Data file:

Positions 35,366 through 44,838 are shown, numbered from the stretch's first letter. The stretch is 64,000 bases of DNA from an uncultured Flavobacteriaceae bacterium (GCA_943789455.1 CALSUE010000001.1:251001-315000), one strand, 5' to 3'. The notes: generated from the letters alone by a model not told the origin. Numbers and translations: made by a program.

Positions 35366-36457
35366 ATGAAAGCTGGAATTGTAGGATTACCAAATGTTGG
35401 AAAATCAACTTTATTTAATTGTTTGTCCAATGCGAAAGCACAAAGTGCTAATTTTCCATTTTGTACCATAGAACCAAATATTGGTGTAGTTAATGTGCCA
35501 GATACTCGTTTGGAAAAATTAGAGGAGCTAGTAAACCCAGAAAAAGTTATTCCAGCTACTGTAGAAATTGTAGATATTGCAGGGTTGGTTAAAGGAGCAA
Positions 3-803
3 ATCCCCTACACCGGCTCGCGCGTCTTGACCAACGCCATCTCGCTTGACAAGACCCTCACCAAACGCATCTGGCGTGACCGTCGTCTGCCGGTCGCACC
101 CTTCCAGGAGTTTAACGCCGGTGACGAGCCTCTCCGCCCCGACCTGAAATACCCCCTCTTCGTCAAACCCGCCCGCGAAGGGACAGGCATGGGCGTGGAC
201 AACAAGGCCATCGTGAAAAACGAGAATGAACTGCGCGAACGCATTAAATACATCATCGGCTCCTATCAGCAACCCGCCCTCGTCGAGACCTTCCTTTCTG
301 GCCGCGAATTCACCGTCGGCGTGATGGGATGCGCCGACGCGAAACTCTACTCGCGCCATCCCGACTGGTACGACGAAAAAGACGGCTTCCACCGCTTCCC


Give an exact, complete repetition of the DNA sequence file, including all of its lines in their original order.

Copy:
Positions 35,366 through 44,838 are shown, numbered from the stretch's first letter. The stretch is 64,000 bases of DNA from an uncultured Flavobacteriaceae bacterium (GCA_943789455.1 CALSUE010000001.1:251001-315000), one strand, 5' to 3'. The notes: generated from the letters alone by a model not told the origin. Numbers and translations: made by a program.

Positions 35366-36457
35366 ATGAAAGCTGGAATTGTAGGATTACCAAATGTTGG
35401 AAAATCAACTTTATTTAATTGTTTGTCCAATGCGAAAGCACAAAGTGCTAATTTTCCATTTTGTACCATAGAACCAAATATTGGTGTAGTTAATGTGCCA
35501 GATACTCGTTTGGAAAAATTAGAGGAGCTAGTAAACCCAGAAAAAGTTATTCCAGCTACTGTAGAAATTGTAGATATTGCAGGGTTGGTTAAAGGAGCAA
Positions 3-803
3 ATCCCCTACACCGGCTCGCGCGTCTTGACCAACGCCATCTCGCTTGACAAGACCCTCACCAAACGCATCTGGCGTGACCGTCGTCTGCCGGTCGCACC
101 CTTCCAGGAGTTTAACGCCGGTGACGAGCCTCTCCGCCCCGACCTGAAATACCCCCTCTTCGTCAAACCCGCCCGCGAAGGGACAGGCATGGGCGTGGAC
201 AACAAGGCCATCGTGAAAAACGAGAATGAACTGCGCGAACGCATTAAATACATCATCGGCTCCTATCAGCAACCCGCCCTCGTCGAGACCTTCCTTTCTG
301 GCCGCGAATTCACCGTCGGCGTGATGGGATGCGCCGACGCGAAACTCTACTCGCGCCATCCCGACTGGTACGACGAAAAAGACGGCTTCCACCGCTTCCC